Remote control your Linux Workstation (Efficiently)

There are many different solutions to remote control your Linux workstation but most of them are not effective. For example, one can always ssh into the workstation and forward X. Well, this kind of works but has several drawbacks; the major one being that all the processes you started with your ssh session will be killed when you loose your SSH session. I call nohup, screen, etc. as bypass methods because they essentially try to give you a workaround solution instead of actually solving it. And if you are like me who keeps logging in and out and starting/stopping scripts, I am pretty sure you will forget to use those just like me and login after a good night sleep to find out that your compile script got terminated because you forgot to screen it! Also, SSH with X forwarding typically needs an X-Server on your host machine and can be a PIA to setup if you are on Windows. Yes, yes, we can all use MobaXTerm but hey, believe me, X-server is heavy in terms of resource usage on Windows. Also automatic file changes are not detected with that solution.

Next in the queue of nonviable solution is x2go. I haven’t been able to use it properly because the X-server on my windows machine keeps crashing whenever I have a different resolution than the one on the workstation. So that is a big failure. Then minors on the list are VNC, RDP, XRDP, etc. All have their drawbacks. For VNC, it is excruciatingly slow when I use it. Also the ability to dynamically change screen resolutions is tossed out of the window. Yes, I know about the geometry setups in .vncstartup but hey, I am in no mood to write down all the resolutions that I want to use in that file! It is NOT EFFICIENT. RDP and XRDP rarely if ever works and again is affected by the slowness.

So the last remaining option is to use NX from NoMachine. Both the NXServer and the NXClient are actually free for personal use. One needs to install the server on Linux (pretty simple with the deb file provided). And then use the NXClient on windows and it works like a charm. Of course again, the whole thing becomes mighty slow under the following conditions:
– Changing the resolution of the remote display to a different one than the monitor connected to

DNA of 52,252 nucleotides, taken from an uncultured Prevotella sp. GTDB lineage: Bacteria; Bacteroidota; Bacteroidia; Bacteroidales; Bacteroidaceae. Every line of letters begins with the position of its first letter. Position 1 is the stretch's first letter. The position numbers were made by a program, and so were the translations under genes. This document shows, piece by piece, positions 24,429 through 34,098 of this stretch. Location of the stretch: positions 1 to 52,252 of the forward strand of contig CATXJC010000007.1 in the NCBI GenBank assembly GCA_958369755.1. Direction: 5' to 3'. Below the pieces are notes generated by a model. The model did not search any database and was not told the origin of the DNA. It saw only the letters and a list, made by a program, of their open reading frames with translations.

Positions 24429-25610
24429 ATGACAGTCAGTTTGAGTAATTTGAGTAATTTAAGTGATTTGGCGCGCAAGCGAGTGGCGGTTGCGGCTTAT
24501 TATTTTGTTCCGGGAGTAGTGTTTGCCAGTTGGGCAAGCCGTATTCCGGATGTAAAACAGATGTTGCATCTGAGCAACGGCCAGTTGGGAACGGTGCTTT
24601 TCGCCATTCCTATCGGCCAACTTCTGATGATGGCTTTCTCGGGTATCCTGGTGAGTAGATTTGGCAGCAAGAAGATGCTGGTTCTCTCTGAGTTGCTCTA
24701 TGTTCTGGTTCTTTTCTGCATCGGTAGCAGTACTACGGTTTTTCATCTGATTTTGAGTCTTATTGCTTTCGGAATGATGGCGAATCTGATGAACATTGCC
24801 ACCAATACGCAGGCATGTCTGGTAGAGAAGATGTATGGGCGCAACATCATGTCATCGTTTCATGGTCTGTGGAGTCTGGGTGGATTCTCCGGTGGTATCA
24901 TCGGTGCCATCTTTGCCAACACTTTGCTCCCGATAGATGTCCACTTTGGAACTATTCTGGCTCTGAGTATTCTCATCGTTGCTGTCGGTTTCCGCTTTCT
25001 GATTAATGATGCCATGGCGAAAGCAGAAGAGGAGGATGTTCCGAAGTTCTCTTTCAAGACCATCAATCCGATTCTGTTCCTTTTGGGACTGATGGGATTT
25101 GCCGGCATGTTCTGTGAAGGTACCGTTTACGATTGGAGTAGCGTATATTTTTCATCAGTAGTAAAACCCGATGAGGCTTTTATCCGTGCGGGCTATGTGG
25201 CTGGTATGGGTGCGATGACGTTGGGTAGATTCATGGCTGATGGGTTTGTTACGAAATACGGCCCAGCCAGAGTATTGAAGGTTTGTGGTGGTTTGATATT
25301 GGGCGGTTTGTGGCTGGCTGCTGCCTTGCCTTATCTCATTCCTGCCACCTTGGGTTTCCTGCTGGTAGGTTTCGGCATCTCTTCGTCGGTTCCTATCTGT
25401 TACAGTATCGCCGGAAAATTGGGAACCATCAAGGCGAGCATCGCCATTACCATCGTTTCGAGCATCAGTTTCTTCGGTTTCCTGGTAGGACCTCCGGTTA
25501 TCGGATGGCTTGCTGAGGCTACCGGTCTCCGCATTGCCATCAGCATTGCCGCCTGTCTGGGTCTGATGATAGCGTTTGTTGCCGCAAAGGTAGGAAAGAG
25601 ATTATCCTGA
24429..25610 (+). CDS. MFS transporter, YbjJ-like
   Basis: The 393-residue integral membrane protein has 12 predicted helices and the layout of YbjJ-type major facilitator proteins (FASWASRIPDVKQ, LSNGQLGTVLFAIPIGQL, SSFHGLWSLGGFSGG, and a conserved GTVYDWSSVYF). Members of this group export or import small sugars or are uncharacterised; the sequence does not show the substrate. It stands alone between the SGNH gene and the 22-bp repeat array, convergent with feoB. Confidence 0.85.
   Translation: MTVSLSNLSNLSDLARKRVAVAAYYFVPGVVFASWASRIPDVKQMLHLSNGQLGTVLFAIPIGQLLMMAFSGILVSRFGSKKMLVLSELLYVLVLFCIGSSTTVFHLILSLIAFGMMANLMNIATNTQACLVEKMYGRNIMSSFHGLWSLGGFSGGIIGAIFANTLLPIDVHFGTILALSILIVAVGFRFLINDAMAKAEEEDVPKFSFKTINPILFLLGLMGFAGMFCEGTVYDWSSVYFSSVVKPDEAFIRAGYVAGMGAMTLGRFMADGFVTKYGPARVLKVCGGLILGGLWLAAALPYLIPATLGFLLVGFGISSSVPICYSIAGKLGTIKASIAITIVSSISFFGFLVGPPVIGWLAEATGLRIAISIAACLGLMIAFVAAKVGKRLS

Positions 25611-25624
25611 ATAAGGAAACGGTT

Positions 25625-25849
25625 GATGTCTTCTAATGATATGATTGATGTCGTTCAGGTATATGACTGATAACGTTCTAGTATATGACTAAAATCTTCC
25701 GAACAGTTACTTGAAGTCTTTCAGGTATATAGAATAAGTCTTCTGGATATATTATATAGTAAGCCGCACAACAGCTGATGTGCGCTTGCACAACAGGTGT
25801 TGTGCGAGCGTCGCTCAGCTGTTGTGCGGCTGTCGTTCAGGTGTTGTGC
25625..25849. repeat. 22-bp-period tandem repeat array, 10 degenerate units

– Using a virtual display instead of the actual physical one

Now, there are multiple reasons to use virtual displays with the simplest being that I can turn off my monitor and still use NX. And the person sitting on the desk besides my Linux workstation does not see a ghost operating it. And yes, there is an option to turn off physical display when someone connects, but as soon as you logoff, the physical screen becomes active in its full form. And if you forget to lock the computer before disconnecting your NX client, the person besides you gets access to your screen and can start doing weird stuff on it. Believe me, I have a monkey friend who used to do that and one time, he simply shutdown the machine to annoy me and get me to commute the whole 25KM (he wanted to have lunch with me!). Besides that, as I wrote earlier, I want to keep changing the resolutions as I work. When I am editing stuff, I need lower resolution bigger fonts, when it is compiling/running scripts, I can go with the default 2K resolution.

Virtual displays are a great way to do this. So now you want to evaluate the terminal server from NX but don’t. Use the LTSP (Linux Terminal Server Project) which works amazingly well with the NX protocol. Just

sudo apt-get install ltsp-server-standalone

and you are off to go. Now you will have a virtual desktop that you can connect to (in fact as many as you want) without having to cough up the precious greens or settling for something low grade. You can always ssh and have NX running simultaneously. Best part with NX is that you can pickup from where you left off. Yes, now that is what I call efficient.

ENJOY your remoting Linux workstation from Windows and still being happy!